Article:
These are times of horror and violence against basic human values. Achievements of struggles of humans have been pushed back centuries. Technology has allowed humans to become slaves of the system as notion of working hours vanish and discourses on merit, quality and efficiency hegemonise the world of work. Inequality, deprivation, pauperisation and precarisation have become hallmark of these times. These are also the times when capitalism is finding it difficult to get over recession as it seems to have become a permanent fixture of the system mocking at the post-World War ideologues who swore by the prosperity and idealness of the capitalist order. However, despite this one finds weakening of organised resistance on lines of what societies experienced post-industrial revolution – collective actions against the very system that gave rise to these issues. Fragmented and short-lived voices of opposition have been challenging the capitalist order but not like the strong wind threatening to obliterate its existence. Newer forms of resistances, new discourses around how to organise and resist and how to make sense of the new processes of production and forms of exploitation have also emerged. The traditional Left has been confronted with questions on culture, identity, democracy and creation of alternative frameworks to capitalism.
What does one do in these circumstances has, if on one hand, become difficult to figure then on the other hand, the possible quietude also threatens to suck us into the whirlpool created by the order. It is important that one does not sit back waiting for something to happen but begins to make sense of the world around because that itself become dissenting. It is equally important to explore how the new forms of exploitation and appropriation make us instruments of self-exploitation and oppression. In a situation where rampant take-over of the public by the private takes place why do we still go to the same forces seeking alleviation from our worsening conditions? The outspoken, violent and tyrannical form of current stage of capitalism is unprecedented in many forms and unless one creates a forum which not only shows how all this works but also engages with the different discourses of resistance to capitalism a path to get out of this whirlpool cannot be created. It has to be a forum which has a non-sectarian approach in engagement.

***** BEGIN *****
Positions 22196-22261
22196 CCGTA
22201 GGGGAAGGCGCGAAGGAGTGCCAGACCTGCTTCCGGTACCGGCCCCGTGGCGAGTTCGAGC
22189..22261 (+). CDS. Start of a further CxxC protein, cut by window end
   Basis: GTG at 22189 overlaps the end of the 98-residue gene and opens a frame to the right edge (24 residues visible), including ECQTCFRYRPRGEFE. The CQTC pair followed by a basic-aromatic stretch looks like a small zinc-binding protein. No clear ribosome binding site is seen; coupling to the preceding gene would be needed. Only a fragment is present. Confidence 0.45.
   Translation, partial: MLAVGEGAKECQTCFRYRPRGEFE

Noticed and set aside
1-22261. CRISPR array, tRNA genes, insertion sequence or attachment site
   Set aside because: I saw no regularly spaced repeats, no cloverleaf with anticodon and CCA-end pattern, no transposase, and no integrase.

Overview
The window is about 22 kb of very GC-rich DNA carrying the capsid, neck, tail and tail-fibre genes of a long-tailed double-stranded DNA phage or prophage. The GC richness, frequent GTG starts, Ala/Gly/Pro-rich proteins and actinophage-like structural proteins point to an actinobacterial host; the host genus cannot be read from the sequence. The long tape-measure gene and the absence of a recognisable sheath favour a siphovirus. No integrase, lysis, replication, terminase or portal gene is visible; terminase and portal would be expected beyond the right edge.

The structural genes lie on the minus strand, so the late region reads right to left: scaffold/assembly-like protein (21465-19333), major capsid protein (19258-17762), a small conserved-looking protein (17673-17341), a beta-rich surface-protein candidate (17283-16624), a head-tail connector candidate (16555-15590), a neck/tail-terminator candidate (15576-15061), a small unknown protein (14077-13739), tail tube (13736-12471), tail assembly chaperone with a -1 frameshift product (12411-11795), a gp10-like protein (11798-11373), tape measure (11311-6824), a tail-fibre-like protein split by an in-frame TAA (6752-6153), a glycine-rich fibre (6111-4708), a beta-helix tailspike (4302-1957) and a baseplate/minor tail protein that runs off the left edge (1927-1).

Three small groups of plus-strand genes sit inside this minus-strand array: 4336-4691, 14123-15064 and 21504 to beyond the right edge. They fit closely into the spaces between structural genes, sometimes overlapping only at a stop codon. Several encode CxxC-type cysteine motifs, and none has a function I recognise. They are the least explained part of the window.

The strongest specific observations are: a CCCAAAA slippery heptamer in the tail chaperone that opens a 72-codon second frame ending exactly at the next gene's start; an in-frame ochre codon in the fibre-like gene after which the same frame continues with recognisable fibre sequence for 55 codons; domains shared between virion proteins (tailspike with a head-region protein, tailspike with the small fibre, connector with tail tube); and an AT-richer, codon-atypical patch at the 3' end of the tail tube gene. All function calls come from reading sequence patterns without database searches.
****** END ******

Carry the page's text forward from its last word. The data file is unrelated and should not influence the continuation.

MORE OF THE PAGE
A group of people have been engaged in this act of exploration for some time – an act which has created an impression of being disparate, directionless and ineffective. However, we still feel the need to create a platform where this exploration shall continue. It has led us to engage in efforts to understand and analyse as well as work towards possible alternatives to the existing order of things. So, for instance, we have asked ourselves whether it is possible to have a Marxian notion of ‘justice’, ‘democracy’ and ‘participation’ or how the organisational Left would take these ideas and create an image of an alternative order. Why have we not seen an alternative notion of pedagogy that would strike at the weakest link of capital – the process of creating the labour power itself?